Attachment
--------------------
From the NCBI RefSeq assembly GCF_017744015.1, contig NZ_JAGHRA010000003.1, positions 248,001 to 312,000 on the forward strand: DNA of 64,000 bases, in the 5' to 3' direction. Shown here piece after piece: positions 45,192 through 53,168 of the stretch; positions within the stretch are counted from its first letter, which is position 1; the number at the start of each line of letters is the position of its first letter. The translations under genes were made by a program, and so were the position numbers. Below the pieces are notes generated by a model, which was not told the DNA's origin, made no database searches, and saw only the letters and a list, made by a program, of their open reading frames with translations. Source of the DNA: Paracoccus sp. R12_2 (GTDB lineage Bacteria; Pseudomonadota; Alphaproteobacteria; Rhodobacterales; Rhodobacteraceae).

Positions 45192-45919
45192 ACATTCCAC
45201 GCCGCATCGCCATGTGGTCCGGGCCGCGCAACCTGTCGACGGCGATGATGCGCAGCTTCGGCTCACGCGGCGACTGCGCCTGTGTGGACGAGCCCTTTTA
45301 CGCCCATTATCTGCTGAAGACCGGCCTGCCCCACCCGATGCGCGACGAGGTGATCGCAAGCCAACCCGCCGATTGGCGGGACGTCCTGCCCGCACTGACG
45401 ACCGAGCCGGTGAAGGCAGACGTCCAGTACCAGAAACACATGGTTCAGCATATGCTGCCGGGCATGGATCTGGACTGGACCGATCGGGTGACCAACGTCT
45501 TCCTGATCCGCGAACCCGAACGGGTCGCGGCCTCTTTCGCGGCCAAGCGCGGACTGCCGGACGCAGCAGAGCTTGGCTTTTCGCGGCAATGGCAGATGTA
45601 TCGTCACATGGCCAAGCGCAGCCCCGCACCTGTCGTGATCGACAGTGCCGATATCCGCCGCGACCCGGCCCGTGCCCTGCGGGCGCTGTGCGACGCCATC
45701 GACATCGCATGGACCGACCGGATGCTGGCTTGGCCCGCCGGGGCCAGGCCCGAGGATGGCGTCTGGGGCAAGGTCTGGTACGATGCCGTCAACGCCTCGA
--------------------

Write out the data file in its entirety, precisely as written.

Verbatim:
From the NCBI RefSeq assembly GCF_017744015.1, contig NZ_JAGHRA010000003.1, positions 248,001 to 312,000 on the forward strand: DNA of 64,000 bases, in the 5' to 3' direction. Shown here piece after piece: positions 45,192 through 53,168 of the stretch; positions within the stretch are counted from its first letter, which is position 1; the number at the start of each line of letters is the position of its first letter. The translations under genes were made by a program, and so were the position numbers. Below the pieces are notes generated by a model, which was not told the DNA's origin, made no database searches, and saw only the letters and a list, made by a program, of their open reading frames with translations. Source of the DNA: Paracoccus sp. R12_2 (GTDB lineage Bacteria; Pseudomonadota; Alphaproteobacteria; Rhodobacterales; Rhodobacteraceae).

Positions 45192-45919
45192 ACATTCCAC
45201 GCCGCATCGCCATGTGGTCCGGGCCGCGCAACCTGTCGACGGCGATGATGCGCAGCTTCGGCTCACGCGGCGACTGCGCCTGTGTGGACGAGCCCTTTTA
45301 CGCCCATTATCTGCTGAAGACCGGCCTGCCCCACCCGATGCGCGACGAGGTGATCGCAAGCCAACCCGCCGATTGGCGGGACGTCCTGCCCGCACTGACG
45401 ACCGAGCCGGTGAAGGCAGACGTCCAGTACCAGAAACACATGGTTCAGCATATGCTGCCGGGCATGGATCTGGACTGGACCGATCGGGTGACCAACGTCT
45501 TCCTGATCCGCGAACCCGAACGGGTCGCGGCCTCTTTCGCGGCCAAGCGCGGACTGCCGGACGCAGCAGAGCTTGGCTTTTCGCGGCAATGGCAGATGTA
45601 TCGTCACATGGCCAAGCGCAGCCCCGCACCTGTCGTGATCGACAGTGCCGATATCCGCCGCGACCCGGCCCGTGCCCTGCGGGCGCTGTGCGACGCCATC
45701 GACATCGCATGGACCGACCGGATGCTGGCTTGGCCCGCCGGGGCCAGGCCCGAGGATGGCGTCTGGGGCAAGGTCTGGTACGATGCCGTCAACGCCTCGA